Developers who build senior housing in Olympia may soon face higher fees under a proposed ordinance that would benefit city parks.
Senior housing has long been exempt from park impact fees, which are one-time taxes applied to new residential developments. These particular fees go toward park maintenance and projects.
City code currently exempts all housing built for residents age 62 and older. However, developers who build housing for ages 55 and older have been using an “independent fee calculation” to qualify for the exemption, the city reports.
The proposed code revision could bring substantial revenue to the city. Developers of Affinity at Olympia, which opened in February with 170 units on the west side, paid $52,700 in park impact fees – but saved $465,800 because of the exemption, according to the city. In another example, the Silver Leaf project at Briggs East Village was billed $16,430 in park impact fees, but saved $145,220 with the exemption, according to the city.
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Jonathon Turlove, associate planner with the parks department, said the extra money would make a significant impact on city parks.
“We keep hearing from the community about a whole lot of needs that are out there, everything from dog parks to more ballfields,” Turlove said.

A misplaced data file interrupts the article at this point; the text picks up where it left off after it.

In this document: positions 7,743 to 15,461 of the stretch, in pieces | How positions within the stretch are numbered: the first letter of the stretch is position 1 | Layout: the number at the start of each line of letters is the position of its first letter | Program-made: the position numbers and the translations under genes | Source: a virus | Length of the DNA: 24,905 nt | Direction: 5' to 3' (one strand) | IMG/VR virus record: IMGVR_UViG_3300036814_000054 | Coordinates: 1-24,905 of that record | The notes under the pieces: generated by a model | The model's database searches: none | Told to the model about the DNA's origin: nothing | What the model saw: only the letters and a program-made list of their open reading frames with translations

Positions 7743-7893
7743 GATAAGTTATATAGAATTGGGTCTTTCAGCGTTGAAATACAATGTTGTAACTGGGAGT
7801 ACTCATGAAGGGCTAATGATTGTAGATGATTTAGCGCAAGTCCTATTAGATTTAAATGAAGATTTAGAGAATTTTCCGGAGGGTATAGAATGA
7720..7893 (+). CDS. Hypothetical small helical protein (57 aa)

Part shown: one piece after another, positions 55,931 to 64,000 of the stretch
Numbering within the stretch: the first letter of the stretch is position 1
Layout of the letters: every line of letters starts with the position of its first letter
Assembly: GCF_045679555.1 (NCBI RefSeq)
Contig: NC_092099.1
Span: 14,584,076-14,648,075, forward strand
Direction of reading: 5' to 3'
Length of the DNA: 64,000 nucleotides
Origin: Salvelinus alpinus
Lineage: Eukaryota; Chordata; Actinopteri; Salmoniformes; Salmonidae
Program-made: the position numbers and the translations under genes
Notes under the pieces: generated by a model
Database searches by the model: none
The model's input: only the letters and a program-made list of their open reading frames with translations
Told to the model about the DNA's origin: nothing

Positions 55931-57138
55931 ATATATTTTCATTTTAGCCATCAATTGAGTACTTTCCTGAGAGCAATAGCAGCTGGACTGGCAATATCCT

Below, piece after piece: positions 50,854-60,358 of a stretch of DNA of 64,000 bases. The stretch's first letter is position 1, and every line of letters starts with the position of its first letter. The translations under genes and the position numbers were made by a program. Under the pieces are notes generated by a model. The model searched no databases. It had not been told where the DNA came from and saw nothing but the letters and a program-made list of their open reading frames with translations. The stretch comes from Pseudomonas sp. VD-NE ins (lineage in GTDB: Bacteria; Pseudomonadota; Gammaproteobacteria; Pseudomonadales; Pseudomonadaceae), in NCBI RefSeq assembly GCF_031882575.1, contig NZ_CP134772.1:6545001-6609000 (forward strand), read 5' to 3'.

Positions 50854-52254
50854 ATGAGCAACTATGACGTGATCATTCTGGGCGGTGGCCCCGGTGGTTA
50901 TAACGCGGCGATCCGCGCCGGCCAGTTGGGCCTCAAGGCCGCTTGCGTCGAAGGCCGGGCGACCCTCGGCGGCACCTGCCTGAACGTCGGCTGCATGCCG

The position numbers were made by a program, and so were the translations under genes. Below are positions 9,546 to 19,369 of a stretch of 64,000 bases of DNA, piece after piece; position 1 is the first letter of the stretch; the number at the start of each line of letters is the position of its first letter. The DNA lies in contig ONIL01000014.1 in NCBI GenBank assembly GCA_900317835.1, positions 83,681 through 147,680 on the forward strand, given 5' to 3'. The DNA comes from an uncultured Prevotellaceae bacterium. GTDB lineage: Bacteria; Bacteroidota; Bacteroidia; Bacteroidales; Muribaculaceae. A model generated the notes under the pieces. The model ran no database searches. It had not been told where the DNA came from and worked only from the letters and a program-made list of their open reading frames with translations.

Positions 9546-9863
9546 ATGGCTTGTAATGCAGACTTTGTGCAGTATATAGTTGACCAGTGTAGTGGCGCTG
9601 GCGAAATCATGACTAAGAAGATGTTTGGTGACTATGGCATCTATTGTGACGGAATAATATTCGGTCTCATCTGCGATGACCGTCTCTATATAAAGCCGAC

Under the new ordinance, senior housing will be subject to the rate paid by multifamily housing developments, which is $3,050 per unit. By comparison, the park impact fee for a single family residence is $5,090. Assisted living facilities and nursing homes still qualify for the full exemption, according to the ordinance.
After unanimously approving a first reading this week, the Olympia City Council is expected to vote on the ordinance Aug. 12.
The initial exemption was created under the idea that parks were in lower demand among seniors. Turlove said seniors use parks more often these days because they are living longer and leading more active lifestyles. Consulting firm FCS Group was hired by the city to make recommendations on new park impact fees for senior housing.
Impact fees add cost to development and are a barrier to business growth, especially for smaller builders, said Adam Frank, government affairs director for the Olympia Master Builders.
“Generally, big builders can afford it, but that’s not to say it doesn’t bug them to pay it,” said Frank, who favors lower impact fees across the board. “Our argument is that growth pays for growth.”